Having to confront uncomfortable realities, like not being able to pay for dinner and having parents who don't know what the LSAT's or MCAT's are, let alone give advice about them, contributed to the divide I felt between myself and my friends. At the end of spring semester that year, I hadn't found a nourishing social niche. There were undoubtedly other working-class students on the campus, who could have provided me with the support I needed, but I couldn't find them. So I transferred-to, well, another private school, American University. It's similar to Ithaca in size and demographics, so I didn't expect to find a working-class bastion. But I couldn't turn down the allure of city living; it offered extraordinary work and social opportunities outside of the campus, which I knew might be oppressive in its confines.
My financial situation improved at American, thanks to a more gracious award package, but my social life remained difficult. The cultural otherness I first encountered at Ithaca was mirrored at my new school. The students I met at American seemed to have outgrown dormitory life and were living in apartments, bankrolled by their parents. (I never did understand how a part-time job at a boutique cheese shop could finance $800-a-month rent payments.)
I spent my first semester working almost full time as a nanny for a family in the Tenleytown neighborhood. In exchange for driving, preparing food, and babysitting, the parents-two overscheduled doctors-offered me free housing. It didn't seem fair that my peers had private living arrangements that didn't involve bawling children or daily sibling duels. Eventually the university granted me additional money to pay for an apartment. But it couldn't offer me anything to change my identity and background.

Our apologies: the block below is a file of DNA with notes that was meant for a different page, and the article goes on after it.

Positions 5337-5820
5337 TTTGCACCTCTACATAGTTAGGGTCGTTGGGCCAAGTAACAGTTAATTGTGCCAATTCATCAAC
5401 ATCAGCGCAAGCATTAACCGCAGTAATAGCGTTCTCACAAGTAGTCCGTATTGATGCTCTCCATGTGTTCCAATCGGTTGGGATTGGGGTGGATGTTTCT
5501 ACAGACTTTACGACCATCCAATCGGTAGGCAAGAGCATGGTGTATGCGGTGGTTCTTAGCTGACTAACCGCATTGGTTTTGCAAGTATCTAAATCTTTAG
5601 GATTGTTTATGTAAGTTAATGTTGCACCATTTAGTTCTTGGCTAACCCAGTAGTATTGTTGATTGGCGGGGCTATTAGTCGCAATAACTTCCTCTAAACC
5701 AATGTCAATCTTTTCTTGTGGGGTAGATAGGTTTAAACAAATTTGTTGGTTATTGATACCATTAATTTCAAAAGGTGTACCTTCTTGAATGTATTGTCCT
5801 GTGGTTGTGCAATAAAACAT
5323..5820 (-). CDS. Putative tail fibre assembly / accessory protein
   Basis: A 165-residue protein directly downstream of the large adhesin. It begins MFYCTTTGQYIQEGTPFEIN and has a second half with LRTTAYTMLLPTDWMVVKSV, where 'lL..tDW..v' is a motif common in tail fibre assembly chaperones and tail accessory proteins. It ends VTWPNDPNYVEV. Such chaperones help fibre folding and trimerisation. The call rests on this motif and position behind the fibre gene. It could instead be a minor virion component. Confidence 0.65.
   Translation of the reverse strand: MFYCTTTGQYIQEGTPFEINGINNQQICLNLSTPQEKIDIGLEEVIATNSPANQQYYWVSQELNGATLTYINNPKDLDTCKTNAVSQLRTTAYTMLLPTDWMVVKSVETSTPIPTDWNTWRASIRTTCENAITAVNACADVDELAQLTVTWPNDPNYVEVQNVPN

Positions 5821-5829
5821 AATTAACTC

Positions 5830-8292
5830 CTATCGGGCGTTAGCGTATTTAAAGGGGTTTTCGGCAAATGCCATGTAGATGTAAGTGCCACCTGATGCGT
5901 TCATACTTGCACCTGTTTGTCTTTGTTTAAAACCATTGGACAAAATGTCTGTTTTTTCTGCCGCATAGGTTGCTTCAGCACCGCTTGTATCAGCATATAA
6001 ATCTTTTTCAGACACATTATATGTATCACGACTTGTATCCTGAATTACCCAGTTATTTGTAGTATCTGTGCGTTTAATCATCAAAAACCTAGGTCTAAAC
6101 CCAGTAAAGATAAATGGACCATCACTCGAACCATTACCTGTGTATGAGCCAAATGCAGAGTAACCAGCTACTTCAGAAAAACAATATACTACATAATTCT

Many working-class families, including mine, have no expectation that their children will attend college. My dad's only wish was for me to graduate from high school and find work that didn't involve a factory. Even when working-class students are inspired to apply, the local community college often appears to be the only option. But when they have the opportunity to enroll in a more-competitive institution, worlds collide.
I would love to see spaces where like-minded students from comparable socioeconomic backgrounds can come together and foster a community. If I knew that kids like me existed on the same campus, I would feel relieved, and less marginalized. But colleges need to do more than encourage discussions among class-aligned students. If students' biographies become a part of the classroom experience, students can gain insight into the unique and diverse backgrounds of their peers. That exposure could be the first step toward wider acceptance and greater understanding. Students of all backgrounds should be able to celebrate their class, and not feel forced to "pass," under social pressure, as members of haute privilege.
Bobby Allyn is a senior at American University studying philosophy.